With the bill 51 votes away from law, the central philosophy of the Trump era is one step closer to becoming policy.
Stop me if you’ve heard this one. A Trump voter in Trump country—maybe a coal miner in West Virginia or the patron of a sleepy diner in rural Kentucky—is a recipient of Medicaid coverage under Obamacare for a life-threatening illness or chronic condition, but still maintains total support for President Trump and a zeal for repealing the program.
One good answer might come from a recent interview on the AHCA between Alabama’s Representative Mo Brooks and CNN’s Jake Tapper. “[The plan] will allow insurance companies to require people who have higher health care costs to contribute more to the insurance pool,” Brooks claimed. “That helps offset all these costs, thereby reducing the cost to those people who lead good lives, they’re healthy, they’ve done the things to keep their bodies healthy. And right now, those are the people—who’ve done things the right way—that are seeing their costs skyrocketing.”
That interview was such a stunner because it’s exactly what Republicans aren’t supposed to say about their health-care bill. Most Republicans paint their support for the AHCA in terms of the deficiencies of Obamacare, the problems low-income people face obtaining affordable health-care, or a perceived inability of the country to pay for the broad benefits of the program.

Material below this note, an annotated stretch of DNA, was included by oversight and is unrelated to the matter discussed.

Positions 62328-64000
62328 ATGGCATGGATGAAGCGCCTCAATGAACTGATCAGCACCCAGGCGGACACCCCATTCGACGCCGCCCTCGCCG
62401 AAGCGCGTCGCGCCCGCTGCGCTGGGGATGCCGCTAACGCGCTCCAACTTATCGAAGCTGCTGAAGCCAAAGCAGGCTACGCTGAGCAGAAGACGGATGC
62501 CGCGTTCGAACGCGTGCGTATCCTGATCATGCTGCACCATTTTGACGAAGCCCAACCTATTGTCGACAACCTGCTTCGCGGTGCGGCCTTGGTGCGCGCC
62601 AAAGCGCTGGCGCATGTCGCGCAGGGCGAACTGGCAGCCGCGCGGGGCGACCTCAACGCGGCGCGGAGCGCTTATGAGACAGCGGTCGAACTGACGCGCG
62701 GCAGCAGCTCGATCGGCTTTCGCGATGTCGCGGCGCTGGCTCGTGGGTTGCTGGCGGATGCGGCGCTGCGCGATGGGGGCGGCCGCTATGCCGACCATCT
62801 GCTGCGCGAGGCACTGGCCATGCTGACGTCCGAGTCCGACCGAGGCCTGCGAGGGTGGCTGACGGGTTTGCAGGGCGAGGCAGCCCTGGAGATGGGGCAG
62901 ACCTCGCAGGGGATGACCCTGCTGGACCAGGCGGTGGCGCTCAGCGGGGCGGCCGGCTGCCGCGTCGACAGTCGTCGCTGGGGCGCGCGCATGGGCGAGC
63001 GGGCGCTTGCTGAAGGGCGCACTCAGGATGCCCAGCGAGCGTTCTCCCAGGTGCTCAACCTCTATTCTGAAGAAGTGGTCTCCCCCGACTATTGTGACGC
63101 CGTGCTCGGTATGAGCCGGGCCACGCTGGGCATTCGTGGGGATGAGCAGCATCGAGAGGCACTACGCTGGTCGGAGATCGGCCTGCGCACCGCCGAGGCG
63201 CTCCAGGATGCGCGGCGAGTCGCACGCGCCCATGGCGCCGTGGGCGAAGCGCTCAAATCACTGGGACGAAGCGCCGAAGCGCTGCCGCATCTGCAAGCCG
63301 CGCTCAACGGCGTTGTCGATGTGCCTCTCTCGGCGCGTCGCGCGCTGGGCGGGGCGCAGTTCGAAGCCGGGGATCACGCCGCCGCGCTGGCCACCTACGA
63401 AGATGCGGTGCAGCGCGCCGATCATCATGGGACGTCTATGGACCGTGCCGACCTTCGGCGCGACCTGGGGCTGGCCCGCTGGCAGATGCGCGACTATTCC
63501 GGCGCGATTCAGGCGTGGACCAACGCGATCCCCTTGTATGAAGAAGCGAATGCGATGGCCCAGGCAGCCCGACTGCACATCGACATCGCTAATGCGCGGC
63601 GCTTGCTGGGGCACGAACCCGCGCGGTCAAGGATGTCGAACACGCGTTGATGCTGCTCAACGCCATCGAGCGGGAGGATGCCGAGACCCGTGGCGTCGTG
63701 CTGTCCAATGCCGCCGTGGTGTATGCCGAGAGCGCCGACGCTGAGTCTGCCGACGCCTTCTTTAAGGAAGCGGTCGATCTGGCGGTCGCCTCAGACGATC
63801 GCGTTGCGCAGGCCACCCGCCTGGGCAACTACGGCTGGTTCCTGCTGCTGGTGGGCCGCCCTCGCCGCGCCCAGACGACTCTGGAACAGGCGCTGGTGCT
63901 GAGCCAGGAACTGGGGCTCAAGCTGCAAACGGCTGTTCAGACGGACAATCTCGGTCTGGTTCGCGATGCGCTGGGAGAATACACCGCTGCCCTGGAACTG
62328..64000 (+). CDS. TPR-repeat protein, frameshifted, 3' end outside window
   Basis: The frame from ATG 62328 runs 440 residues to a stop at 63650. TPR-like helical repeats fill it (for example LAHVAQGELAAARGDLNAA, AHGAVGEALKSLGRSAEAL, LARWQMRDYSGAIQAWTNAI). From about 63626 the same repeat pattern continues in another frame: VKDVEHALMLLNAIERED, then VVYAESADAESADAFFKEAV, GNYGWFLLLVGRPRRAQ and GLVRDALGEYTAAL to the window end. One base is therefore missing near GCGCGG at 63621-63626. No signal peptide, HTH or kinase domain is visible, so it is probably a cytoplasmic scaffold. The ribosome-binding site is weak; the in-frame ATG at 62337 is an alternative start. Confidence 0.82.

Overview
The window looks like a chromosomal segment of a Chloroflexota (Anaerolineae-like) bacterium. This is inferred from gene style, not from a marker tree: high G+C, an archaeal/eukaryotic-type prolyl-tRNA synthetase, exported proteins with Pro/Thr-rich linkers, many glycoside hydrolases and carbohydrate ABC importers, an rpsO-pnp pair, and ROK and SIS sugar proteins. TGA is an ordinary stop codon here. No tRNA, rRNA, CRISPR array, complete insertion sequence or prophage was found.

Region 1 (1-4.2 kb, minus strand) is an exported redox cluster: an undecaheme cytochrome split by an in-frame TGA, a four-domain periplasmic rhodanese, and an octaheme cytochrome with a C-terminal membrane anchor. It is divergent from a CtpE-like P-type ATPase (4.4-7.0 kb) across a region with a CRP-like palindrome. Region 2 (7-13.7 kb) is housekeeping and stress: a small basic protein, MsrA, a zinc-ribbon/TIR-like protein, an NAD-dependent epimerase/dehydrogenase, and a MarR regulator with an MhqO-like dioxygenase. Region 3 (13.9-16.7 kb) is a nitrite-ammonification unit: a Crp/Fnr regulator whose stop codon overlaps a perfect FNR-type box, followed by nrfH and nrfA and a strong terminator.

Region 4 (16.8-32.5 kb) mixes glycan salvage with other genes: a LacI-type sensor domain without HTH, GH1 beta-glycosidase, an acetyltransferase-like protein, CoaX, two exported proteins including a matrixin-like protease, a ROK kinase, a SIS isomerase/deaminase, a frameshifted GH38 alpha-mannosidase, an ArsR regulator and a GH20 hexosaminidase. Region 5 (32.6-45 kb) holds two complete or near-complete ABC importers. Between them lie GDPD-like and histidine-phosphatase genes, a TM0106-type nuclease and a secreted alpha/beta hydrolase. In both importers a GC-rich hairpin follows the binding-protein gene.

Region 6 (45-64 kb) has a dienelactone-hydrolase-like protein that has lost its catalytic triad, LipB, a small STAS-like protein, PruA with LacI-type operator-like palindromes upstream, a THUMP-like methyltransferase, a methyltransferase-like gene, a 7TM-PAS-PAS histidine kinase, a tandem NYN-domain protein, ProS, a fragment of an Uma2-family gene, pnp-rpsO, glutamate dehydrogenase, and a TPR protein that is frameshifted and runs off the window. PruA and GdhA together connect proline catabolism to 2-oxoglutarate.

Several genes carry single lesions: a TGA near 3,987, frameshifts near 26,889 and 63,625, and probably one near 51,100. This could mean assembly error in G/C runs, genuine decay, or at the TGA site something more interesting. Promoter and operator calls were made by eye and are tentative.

When pressed, despite the evidence otherwise, party leaders like Speaker Paul Ryan break out PowerPoint to argue that their plan will actually help low-income people and people with pre-existing conditions. Even provisions that are obviously more rooted in a moral background, like support for work requirements in Medicaid, are painted as pieces that will make the whole law better and benefit the lives of everyone involved.
But while Brooks’s comments stray from Republican talking points, they may help explain both the internal logic of the American Health Care Act and one of the main elements to the political appeal of Trumpism.
The AHCA, even by conservative think-tank calculations, will leave many low-income and sick people without insurance they can afford, and does so even as it makes health-care work better for healthy people. Brooks’s explanation, and his close association of morality and health, with the idea that “good lives” produce good health, is just a recasting of the prosperity gospel.
What’s a religious philosophy mostly pioneered by wealthy televangelists and megachurches got to do with pre-existing conditions and Medicaid reform?
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